8 February 2009 | lost-in-limbo
This is no holiday retreat.
Before Kevin Bacon tackled the wilderness' harsh rivers in "The River Wild (1994)', he played Vic a spiritually in touch hiking guide who takes some city boys in to the mountainous wilds to learn more about themselves and to push the best out them. But his methods come under the eyes of the boys, with his constant testing of the young, inexperienced lad Alan. But soon enough we find the tables are eventually turned around on just who relies on each other.
'White Water Summer' is a respectably bold and hearty, if unspectacular presentation that Ernest Kinoy and Manya Starr's actively mediative and theme-grown material feels unsure to what it truly wants to be, as it treads between feel-good adventure, psycho-territory and being morally hounded in finding the mental toughness to go beyond your limitations and fears. Jeff Bleckner's direction is well-measured and slickly handled, as the standouts range from the excellent white water rafting scenes and rock climbing views. The harrowing tension within these passages seem to bubble, but Bleckner also gets a great bunch of performances, especially from his young confident cast (Sean Astin, Jonathan Ward, K.C. Martel and Matt Adler) who show binding chemistry. That when a change in Bacon's character begins to show, the suspense and dangerous air kicks in the adrenaline as the boys begin to feel the circumstances change. Astin is impressive as Alan, as he goes head on with stupendously hard-pressed Kevin Bacon. His way is the right ways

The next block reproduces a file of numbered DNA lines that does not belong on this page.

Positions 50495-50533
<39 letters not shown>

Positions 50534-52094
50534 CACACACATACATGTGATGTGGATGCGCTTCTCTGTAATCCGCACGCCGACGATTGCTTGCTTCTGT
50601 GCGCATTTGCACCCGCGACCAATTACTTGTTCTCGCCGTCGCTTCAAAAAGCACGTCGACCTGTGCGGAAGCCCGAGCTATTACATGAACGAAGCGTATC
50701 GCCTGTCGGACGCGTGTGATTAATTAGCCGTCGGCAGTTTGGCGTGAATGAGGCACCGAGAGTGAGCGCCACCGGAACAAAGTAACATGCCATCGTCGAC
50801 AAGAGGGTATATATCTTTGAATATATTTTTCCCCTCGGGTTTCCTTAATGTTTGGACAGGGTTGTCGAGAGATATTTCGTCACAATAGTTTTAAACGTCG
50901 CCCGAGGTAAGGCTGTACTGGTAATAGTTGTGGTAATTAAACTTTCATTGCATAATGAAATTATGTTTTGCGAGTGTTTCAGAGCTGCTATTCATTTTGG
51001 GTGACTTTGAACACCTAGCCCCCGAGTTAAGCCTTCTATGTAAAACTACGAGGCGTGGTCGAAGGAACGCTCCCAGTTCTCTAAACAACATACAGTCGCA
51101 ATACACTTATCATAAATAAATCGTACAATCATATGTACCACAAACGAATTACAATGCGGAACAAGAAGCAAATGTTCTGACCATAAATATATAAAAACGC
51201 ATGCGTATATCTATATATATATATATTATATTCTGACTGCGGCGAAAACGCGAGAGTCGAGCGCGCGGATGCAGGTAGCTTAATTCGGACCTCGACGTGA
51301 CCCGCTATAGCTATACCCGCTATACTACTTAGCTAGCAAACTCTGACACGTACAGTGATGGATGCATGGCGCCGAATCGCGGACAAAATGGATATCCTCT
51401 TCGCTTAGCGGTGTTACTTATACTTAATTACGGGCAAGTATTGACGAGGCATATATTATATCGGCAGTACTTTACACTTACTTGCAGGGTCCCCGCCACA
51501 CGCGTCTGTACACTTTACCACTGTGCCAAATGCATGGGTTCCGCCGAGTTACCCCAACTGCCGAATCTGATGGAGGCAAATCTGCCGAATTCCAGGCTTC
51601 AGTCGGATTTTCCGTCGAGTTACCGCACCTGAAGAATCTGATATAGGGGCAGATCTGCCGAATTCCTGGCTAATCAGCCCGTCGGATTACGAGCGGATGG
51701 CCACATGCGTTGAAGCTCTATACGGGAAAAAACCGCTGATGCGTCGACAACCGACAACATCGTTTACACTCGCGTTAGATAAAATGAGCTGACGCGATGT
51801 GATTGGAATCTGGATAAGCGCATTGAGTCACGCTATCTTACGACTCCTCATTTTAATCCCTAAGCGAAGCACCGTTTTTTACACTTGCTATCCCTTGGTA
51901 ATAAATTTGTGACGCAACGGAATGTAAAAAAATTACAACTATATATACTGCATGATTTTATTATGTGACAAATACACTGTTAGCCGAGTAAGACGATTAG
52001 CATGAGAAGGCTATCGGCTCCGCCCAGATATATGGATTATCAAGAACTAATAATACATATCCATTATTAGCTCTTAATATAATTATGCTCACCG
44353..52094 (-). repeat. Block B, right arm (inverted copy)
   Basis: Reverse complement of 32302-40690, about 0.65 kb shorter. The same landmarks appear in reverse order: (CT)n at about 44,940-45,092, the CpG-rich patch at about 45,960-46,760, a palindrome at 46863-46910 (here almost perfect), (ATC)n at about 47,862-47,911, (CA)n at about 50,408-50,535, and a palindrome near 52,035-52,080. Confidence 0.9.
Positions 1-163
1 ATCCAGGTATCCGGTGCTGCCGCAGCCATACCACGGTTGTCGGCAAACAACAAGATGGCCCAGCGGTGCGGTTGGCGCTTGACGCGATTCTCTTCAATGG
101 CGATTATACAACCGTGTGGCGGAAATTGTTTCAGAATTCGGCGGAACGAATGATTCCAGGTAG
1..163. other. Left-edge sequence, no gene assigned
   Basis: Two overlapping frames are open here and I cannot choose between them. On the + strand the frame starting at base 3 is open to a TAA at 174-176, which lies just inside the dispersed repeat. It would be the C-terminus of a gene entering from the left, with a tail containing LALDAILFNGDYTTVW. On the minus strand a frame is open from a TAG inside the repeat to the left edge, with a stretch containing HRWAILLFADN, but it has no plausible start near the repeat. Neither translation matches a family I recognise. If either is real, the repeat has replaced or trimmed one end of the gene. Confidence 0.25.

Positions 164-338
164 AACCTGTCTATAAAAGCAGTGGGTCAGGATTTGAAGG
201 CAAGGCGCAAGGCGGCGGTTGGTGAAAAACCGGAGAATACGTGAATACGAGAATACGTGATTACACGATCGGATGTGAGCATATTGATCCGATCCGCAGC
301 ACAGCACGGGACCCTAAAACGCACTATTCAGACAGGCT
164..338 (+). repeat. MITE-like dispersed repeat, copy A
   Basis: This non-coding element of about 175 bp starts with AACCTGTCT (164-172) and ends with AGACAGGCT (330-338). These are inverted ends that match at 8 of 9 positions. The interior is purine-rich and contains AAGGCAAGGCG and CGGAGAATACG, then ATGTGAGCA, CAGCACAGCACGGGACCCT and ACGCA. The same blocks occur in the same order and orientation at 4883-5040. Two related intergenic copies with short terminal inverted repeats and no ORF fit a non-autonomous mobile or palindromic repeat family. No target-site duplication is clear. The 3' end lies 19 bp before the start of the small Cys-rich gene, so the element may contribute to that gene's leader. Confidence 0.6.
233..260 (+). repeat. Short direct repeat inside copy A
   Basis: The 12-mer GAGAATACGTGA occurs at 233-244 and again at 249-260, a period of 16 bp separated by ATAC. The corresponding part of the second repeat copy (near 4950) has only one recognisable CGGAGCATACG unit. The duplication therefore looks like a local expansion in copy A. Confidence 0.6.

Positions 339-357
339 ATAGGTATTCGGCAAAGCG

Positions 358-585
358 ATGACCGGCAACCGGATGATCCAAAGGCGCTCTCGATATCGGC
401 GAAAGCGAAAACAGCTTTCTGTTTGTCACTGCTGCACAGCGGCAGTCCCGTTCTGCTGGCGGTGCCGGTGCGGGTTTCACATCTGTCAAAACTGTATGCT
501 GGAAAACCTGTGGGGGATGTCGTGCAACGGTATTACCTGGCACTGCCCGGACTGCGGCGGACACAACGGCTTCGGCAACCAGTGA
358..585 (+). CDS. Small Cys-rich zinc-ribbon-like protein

don't question it. As he goes on to test them out individually and as a team to become dependant on one and each other. But does it become beyond breaking point to get these results.
What I could have done without was the flash-forward smart-mouth laced narration pockets of an older Sean Astin talking to the screen, while cutting between the central story. They somewhat lessen the impact and became off-putting. Even the soundtrack with its squealing rock tunes became a little overbearing, as it regularly pumped it out. Michael Boddicker's soothing original score does a better job in camouflaging with its surroundings and activities. John Alcott's striking cinematography naturally hovers over the beautiful backdrop getting amongst organic growth and swirling waters to isolate the viewers along with the small party.